EconPapers    
Economics at your fingertips  
 

The impact of Covid-19 restrictions on workers: Who is most exposed?

Frank Crowley, Justin Doran () and Geraldine Ryan

SRERC Working Paper Series from University College Cork (UCC), Spatial and Regional Economic Research Centre (SRERC)

Abstract: The coronavirus is severely disrupting labour markets. Businesses that rely on face-to-face communication or close physical proximity between co-workers and with customers are particularly vulnerable. While interventions such as occupational social distancing and remote working have become widespread responses to the pandemic, we know very little about which workers will be affected the most by these interventions. Does our age, gender, marital status, educational attainment, occupation, or location affect our ability to practice occupational socially distancing, or our ability to work remotely? Social distancing and remote working potential indices are constructed, by occupation, using O*Net data, and this is matched to individual level data on over 150,000 individuals in employment from the Irish Census 2011. This allows us to identify, at the individual level, worker characteristics which can explain the degree to which a given individual working in a certain occupation may be able to effectively socially distance in their workplace or engage in remote work. Our results indicate that Covid-19 restrictions are unequal across workers. Notably younger, male, less educated, non-nationals, the self-employed and those located outside the capital will find it more difficult to work remotely and more difficult to practice socially distancing in the workplace.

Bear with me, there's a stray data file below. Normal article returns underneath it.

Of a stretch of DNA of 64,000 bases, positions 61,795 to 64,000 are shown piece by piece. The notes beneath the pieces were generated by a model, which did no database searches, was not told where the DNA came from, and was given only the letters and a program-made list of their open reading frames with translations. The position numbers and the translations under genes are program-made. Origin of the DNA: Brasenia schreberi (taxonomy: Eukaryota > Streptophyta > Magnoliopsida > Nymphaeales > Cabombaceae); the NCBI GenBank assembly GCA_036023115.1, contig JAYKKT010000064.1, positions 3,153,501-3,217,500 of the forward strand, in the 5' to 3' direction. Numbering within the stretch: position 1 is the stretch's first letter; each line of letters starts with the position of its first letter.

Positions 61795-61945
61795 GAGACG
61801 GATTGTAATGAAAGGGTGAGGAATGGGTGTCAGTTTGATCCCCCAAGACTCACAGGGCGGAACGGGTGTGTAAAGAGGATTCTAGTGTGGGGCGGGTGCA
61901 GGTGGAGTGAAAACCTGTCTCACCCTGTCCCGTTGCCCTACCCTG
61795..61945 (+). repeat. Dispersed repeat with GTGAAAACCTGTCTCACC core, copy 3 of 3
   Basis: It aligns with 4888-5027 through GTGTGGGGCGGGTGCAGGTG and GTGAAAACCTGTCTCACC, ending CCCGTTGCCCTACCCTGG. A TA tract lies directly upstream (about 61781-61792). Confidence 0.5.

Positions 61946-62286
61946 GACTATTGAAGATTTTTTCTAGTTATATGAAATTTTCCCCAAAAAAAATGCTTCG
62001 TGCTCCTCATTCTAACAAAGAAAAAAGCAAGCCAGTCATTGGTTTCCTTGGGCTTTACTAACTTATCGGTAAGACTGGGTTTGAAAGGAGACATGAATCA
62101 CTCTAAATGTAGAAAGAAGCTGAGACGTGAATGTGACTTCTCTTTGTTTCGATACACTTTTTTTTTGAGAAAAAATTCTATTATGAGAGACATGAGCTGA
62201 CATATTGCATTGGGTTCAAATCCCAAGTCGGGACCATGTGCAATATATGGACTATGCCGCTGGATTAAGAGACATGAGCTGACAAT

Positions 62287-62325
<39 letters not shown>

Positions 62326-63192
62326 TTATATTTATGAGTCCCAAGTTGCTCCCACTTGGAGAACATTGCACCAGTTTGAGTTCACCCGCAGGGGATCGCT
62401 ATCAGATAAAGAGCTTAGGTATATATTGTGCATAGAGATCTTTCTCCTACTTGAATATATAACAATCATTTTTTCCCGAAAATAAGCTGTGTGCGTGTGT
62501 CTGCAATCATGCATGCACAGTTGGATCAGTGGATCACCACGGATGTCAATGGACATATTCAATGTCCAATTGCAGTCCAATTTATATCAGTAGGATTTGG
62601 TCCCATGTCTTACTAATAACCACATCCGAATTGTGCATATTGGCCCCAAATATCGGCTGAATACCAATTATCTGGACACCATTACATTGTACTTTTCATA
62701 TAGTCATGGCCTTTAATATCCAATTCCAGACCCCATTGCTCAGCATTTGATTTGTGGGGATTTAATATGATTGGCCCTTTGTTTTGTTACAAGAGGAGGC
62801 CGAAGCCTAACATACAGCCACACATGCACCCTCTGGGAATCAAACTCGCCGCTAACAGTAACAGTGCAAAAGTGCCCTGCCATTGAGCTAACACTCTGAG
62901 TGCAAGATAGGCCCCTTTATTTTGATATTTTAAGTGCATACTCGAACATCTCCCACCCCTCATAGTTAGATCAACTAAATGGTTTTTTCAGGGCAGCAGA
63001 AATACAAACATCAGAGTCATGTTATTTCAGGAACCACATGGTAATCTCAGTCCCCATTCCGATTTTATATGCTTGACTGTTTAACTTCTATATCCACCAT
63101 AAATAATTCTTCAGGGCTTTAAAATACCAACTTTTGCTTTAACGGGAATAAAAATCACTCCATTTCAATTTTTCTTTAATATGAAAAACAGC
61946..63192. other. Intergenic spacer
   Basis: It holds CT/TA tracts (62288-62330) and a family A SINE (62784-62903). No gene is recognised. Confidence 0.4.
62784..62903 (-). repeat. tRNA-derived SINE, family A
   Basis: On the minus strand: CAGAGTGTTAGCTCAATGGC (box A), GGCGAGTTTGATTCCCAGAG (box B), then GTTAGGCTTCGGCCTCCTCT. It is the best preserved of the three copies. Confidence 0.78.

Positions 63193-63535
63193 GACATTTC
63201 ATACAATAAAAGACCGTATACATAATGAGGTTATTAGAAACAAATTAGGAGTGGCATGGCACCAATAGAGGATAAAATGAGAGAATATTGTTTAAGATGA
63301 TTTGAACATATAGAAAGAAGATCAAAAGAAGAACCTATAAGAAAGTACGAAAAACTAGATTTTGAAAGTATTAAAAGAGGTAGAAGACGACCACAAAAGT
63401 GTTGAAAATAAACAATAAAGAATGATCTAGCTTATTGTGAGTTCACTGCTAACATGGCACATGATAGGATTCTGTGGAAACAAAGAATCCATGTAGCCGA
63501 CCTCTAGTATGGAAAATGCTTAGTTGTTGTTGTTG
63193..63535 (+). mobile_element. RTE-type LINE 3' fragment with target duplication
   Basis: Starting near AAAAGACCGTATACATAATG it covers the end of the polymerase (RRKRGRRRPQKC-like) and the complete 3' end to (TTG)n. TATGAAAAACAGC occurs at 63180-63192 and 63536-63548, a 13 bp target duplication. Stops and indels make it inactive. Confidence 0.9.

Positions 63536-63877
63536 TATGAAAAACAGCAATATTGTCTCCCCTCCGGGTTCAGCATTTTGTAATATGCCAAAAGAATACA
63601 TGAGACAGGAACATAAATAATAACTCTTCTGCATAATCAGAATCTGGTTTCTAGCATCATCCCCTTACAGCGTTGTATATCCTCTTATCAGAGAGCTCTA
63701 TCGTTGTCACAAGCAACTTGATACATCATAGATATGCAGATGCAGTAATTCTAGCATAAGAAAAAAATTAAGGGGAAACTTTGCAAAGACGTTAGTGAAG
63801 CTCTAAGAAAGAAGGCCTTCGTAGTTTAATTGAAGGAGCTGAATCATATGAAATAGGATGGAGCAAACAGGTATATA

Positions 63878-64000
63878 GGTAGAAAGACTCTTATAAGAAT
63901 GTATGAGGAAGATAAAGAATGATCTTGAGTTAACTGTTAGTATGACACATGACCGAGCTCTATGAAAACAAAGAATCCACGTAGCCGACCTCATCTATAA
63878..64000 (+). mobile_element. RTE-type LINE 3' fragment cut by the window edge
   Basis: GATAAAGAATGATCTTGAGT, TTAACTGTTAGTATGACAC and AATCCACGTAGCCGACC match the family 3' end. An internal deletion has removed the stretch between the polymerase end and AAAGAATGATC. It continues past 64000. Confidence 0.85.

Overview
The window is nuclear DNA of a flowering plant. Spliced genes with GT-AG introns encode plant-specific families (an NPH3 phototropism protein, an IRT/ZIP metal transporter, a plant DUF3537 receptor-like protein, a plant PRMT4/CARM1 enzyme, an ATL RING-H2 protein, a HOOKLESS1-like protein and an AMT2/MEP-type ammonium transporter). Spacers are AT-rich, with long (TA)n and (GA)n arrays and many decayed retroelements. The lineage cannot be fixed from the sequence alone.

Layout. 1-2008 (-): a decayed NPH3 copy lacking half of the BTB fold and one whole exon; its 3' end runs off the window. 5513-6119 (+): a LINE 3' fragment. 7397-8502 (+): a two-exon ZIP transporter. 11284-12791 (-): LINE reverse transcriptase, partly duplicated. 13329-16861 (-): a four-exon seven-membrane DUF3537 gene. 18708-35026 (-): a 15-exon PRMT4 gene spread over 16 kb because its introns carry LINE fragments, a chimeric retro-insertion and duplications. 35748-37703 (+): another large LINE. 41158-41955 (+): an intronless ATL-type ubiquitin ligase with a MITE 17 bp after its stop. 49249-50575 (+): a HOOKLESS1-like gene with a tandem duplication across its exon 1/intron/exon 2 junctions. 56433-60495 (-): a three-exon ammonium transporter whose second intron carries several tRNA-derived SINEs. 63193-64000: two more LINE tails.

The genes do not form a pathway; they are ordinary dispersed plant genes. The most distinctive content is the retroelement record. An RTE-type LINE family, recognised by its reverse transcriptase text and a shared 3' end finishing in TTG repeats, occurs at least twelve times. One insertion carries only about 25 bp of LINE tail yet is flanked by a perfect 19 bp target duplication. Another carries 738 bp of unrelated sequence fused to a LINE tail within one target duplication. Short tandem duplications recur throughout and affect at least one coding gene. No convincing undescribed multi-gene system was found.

Date: 2020
References: View references in EconPapers View complete reference list from CitEc
Citations: View citations in EconPapers (1) Track citations by RSS feed

Downloads: (external link)
https://www.econstor.eu/bitstream/10419/219047/1/1700317547.pdf (application/pdf)

Related works:
This item may be available elsewhere in EconPapers: Search for items with the same title.

Export reference: BibTeX RIS (EndNote, ProCite, RefMan) HTML/Text

Persistent link: https://EconPapers.repec.org/RePEc:zbw:srercw:srercwp20203

Access Statistics for this paper

More papers in SRERC Working Paper Series from University College Cork (UCC), Spatial and Regional Economic Research Centre (SRERC)
Bibliographic data for series maintained by ZBW - Leibniz Information Centre for Economics ().

 
Page updated 2021-04-12
Handle: RePEc:zbw:srercw:srercwp20203